Devastated North Yorkshire communities won't get new flooding support from Government

Communities left devastated by last July’s unprecedented floods in the Yorkshire Dales have been told they experienced the wrong 'type' of flooding to qualify for funding the government has given to flood-hit villages on the opposite side of Yorkshire.

The coalition of bodies behind the ongoing recovery efforts in Swaledale, Arkengarthdale and Wensleydale wrote to the Secretary of State for Housing, Communities and Local Government last month pressing for the £300,000 made available to flooded areas, such as villages in South Yorkshire, which were inundated in November.

The letter, signed by the Two Ridings Community Foundation and Richmondshire District Council, was also supported by North Yorkshire County Council, the National Farmers Union and the York, North Yorkshire and East Riding Local Enterprise Partnership.

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It stated areas of the northern Dales, such as the 20sq km around Reeth which saw 2,156 million litres – which could fill over 800 Olympic swimming pools – fall in five hours on July 30, had experienced equally devastating flooding as their southerly neighbours in November and should be included in the government’s Property Flood Resilience Recovery Support Scheme.

A collapsed bridge following heavy rainfall in Grinton Moors, in North Yorkshire, last summer. Credit: SWNS

The letter stated: “The floods in this region were devastating, with extreme levels of flash flooding on 30th July 2019. More than 300 homes, 30 businesses and 50 farms were flooded and many of these people and their communities are still struggling to recover from this devastation.

“Although roads and bridges are being repaired, and dry stone walls are starting to be rebuilt, what is less evident is the ongoing impact on people’s lives as they struggle to cope with the financial and emotional impact.”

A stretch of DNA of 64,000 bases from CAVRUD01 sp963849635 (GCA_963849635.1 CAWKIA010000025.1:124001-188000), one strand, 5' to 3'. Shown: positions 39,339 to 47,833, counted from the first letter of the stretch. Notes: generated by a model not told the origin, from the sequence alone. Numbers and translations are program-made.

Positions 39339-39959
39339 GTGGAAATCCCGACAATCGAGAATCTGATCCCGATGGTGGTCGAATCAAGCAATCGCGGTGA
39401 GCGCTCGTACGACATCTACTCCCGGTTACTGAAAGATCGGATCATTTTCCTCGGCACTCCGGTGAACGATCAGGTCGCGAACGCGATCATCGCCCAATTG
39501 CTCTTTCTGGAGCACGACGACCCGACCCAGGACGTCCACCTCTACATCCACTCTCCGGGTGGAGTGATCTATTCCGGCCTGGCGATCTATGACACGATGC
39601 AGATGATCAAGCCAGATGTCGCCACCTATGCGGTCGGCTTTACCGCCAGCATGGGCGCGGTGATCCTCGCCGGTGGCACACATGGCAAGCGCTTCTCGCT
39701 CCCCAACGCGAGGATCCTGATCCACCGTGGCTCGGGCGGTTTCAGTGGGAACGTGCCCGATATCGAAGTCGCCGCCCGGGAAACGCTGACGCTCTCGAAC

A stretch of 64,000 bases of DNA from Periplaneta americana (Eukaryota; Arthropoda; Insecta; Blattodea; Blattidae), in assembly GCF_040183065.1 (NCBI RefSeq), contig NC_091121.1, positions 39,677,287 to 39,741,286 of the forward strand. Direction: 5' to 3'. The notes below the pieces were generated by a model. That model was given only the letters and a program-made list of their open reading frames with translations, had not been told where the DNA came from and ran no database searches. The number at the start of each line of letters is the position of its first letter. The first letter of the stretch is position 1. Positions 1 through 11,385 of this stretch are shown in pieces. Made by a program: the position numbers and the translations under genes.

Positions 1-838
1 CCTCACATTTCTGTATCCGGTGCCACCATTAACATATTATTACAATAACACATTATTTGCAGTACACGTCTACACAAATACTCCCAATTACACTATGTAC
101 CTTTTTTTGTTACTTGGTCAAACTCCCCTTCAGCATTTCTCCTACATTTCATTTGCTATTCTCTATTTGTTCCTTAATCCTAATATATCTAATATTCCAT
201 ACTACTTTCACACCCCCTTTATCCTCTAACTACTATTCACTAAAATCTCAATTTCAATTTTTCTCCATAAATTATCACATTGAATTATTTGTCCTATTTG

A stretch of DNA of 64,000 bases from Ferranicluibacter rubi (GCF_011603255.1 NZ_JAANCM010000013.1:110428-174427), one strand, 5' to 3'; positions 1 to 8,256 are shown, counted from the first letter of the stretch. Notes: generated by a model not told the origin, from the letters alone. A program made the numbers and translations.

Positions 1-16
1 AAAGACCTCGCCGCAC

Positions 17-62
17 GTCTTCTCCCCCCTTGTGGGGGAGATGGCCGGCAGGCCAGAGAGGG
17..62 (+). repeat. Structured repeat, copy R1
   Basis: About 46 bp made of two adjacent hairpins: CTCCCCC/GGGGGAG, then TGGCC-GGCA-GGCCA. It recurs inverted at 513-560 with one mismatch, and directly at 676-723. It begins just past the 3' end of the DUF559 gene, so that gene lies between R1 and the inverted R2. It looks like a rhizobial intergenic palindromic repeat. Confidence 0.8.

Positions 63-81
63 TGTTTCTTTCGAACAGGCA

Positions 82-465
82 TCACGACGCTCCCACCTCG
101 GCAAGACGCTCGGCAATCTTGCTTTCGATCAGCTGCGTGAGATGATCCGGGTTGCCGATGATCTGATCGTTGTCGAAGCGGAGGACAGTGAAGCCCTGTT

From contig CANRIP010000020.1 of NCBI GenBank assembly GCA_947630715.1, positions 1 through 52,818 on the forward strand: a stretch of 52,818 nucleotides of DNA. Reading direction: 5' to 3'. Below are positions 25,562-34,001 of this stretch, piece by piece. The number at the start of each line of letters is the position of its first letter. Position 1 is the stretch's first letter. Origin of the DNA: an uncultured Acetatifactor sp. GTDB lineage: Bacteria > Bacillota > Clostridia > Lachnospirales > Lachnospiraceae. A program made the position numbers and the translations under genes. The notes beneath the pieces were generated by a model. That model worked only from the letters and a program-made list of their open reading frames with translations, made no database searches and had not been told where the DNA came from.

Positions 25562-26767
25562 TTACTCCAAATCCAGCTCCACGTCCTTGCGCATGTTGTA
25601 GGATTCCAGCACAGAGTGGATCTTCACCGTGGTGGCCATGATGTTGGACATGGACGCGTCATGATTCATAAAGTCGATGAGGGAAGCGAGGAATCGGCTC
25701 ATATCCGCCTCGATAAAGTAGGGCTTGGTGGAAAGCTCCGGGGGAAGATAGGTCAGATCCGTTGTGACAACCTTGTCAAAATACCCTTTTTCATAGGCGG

The letter added many of those affected were on low wages, low fixed pension incomes, and are tenant hill farmers or have small businesses, and have little financial resilience.

It added: “As an area that relies on farming and tourism with much of the employment typified by low wages, and many people having to work several part time jobs to make ends meet, this lack of financial resilience is likely to have long term impacts.”

The coalition called on the Government to match fund donations raised by the foundation to support people, businesses and farms experiencing ongoing financial hardship as a result of the floods.

The letter stated: “Although we have raised nearly £300,000 to support financial hardship our current projections suggest that we will run out of available funds by February with significant unmet need.

“So far we have helped 138 homes, 7 businesses, 5 parish councils and 27 farms but know that financial hardship will continue as a result of the time taken for people to get back on their feet.

“A significant number of householders and small business owners have been unable to access flood insurance as their properties have been flooded before and they were unable to benefit from the Flood Re scheme for various reasons.”

In response, junior minister Rebecca Pow said government recovery schemes are only usually deployed exceptionally, following severe weather events which have significant impacts across multiple authorities.

She said in the case of the South Yorkshire and north Midlands November flooding, over 2,000 properties were flooded or made unlivable. Prior to this Government last deployed the Property Flood Resilience part of its recovery package following the 2015/15 flooding in the north of England.

Ms Pow said in areas where there is localised flooding, “we normally expect that the local authorities have well established contingency arrangements in place such as funding from existing budgets and the resources to respond and support local communities”.

She added: “We appreciate that this would come as disappointing news, but we would not be able to extend this funding to flooding outside of this.

“There is no evidence of a systemic problem for businesses at high flood risk accessing insurance. However, it is clearly a problem for some, particularly in communities that have recently been flooded. We are working with the insurance industry and the wider commercial sector to help businesses become more resilient to flooding, preventing water entering and speeding recovery when it does.”

While some Richmondshire councillors said they understood the government funding was designed for larger-scale events, others said the severity of the flooding in the Dales had made the grants essential.

Independent councillor Stuart Parsons questioned whether the Richmond constituency had not received the funding as it was a safe Tory seat, where Labour constituencies in South Yorkshire had been handed the funding just weeks before the election.

A meeting of North Yorkshire County Council heard claims that Richmond MP Rishi Sunak, who was chief secretary to the Treasury when the letter was written, had failed to secure the funds to help his constituency recover.

The authority’s leader Councillor Carl Les dismissed claims that Mr Sunak had in any way failed his residents.

He said: “I was on the ground with Rishi and as the leader of the council I was satisfied with what my MP of Richmond Yorkshire was doing to actually get that financial assistance there.”